Sally is still sleeping. I slide out of bed and go barefooted across the cold wooden floor. The calendar, as I pass it, insists that it is not the one I remember. It says, accurately, that it is 1972, and that the month is August.
The door creaks as I ease it open. Keen air, gray light, gray lake below, gray sky through the hemlocks whose tops reach well above the porch. More than once, in summers past, Sid and I cut down some of those weedlike trees to let more light into the guest cottage. All we did was destroy some individuals, we never discouraged the species. The hemlocks like this steep shore. Like other species, they hang on to their territory.
I come back in and get my clothes off a chair, the same clothes I wore from New Mexico, and dress. Sally sleeps on, used up by the long flight and the five-hour drive up from Boston. Too hard a day for her, but she wouldn’t hear of breaking the trip. Having been summoned, she would come.
For a minute I stand listening to her breathing, wondering if I dare go out and leave her. But she is deeply asleep, and should stay that way for a while. No one is going to be coming around at this hour. This early piece of the morning is mine. Tiptoeing, I go out onto the porch and stand exposed to what, for all my senses can tell me, might as well be 1938 as 1972.
No one is up in the Lang compound. No lights through the trees, no smell of kindling smoke on the air. I go out the spongy woods path past the woodshed and into the road, and there I meet the sky, faintly brightening in the east, and the morning star as steady as a lamp. Down under the hemlocks I thought it overcast, but out here I see the bowl of the sky pale and spotless.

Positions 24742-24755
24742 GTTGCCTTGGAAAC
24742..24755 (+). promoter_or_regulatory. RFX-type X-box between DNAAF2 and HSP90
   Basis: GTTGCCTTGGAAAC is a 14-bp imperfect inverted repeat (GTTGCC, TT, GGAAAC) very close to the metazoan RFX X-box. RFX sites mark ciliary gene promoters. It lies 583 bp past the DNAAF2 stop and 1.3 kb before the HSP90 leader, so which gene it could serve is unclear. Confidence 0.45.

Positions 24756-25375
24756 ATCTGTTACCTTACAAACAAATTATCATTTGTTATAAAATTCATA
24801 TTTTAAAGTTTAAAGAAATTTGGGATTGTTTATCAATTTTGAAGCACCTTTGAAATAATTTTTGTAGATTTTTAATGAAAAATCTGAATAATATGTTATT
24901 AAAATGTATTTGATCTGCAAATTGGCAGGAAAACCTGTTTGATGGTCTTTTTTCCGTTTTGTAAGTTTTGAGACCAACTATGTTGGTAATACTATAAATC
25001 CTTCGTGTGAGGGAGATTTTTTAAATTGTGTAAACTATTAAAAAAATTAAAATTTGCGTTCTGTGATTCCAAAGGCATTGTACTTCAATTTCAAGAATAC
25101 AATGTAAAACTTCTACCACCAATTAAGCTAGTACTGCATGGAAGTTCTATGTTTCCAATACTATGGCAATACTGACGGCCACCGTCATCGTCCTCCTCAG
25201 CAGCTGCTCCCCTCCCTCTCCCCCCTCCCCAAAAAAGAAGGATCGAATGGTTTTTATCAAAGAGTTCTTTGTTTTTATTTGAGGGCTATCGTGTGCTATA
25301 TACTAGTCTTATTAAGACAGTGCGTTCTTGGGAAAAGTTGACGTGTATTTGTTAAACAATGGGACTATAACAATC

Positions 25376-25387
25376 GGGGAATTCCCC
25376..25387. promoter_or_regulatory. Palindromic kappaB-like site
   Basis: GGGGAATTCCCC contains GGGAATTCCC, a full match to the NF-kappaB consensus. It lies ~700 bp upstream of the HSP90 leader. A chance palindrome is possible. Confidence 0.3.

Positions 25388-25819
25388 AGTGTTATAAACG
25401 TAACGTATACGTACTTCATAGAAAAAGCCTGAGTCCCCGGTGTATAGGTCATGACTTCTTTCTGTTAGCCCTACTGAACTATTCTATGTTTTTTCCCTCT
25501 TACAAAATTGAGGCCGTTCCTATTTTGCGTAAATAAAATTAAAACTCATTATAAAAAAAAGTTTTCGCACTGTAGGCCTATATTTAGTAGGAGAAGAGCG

My feet take me up the road to the gate, and through it. Just inside the gate the road forks. I ignore the Ridge House road and choose instead the narrow dirt road that climbs around the hill to the right. John Wightman, whose cottage sits at the end of it, died fifteen years ago. He will not be up to protest my walking in his ruts. It is a road I have walked hundreds of times, a lovely lost tunnel through the trees, busy this morning with birds and little shy rustling things, my favorite road anywhere.
Dew has soaked everything. I could wash my hands in the ferns, and when I pick a leaf off a maple branch I get a shower on my head and shoulders. Through the hardwoods along the foot of the hill, through the belt of cedars where the ground is swampy with springs, through the spruce and balsam of the steep pitch, I go alertly, feasting my eyes. I see coon tracks, an adult and two young, in the mud, and maturing grasses bent like croquet wickets with wet, and spotted orange Amanitas, at this season flattened or even concave and holding water, and miniature forests of club moss and ground pine and ground cedar. There are brown caves of shelter, mouse and hare country, under the wide skirts of spruce.
My feet are wet. Off in the woods I hear a Peabody bird tentatively try out a song he seems to have half forgotten. I look to the left, up the slope of the hill, to see if I can catch a glimpse of Ridge House, but see only trees.
Then I come out on the shoulder of the hill, and there is the whole sky, immense and full of light that has drowned the stars. Its edges are piled with hills. Over Stannard Mountain the air is hot gold, and as I watch, the sun surges up over the crest and stares me down.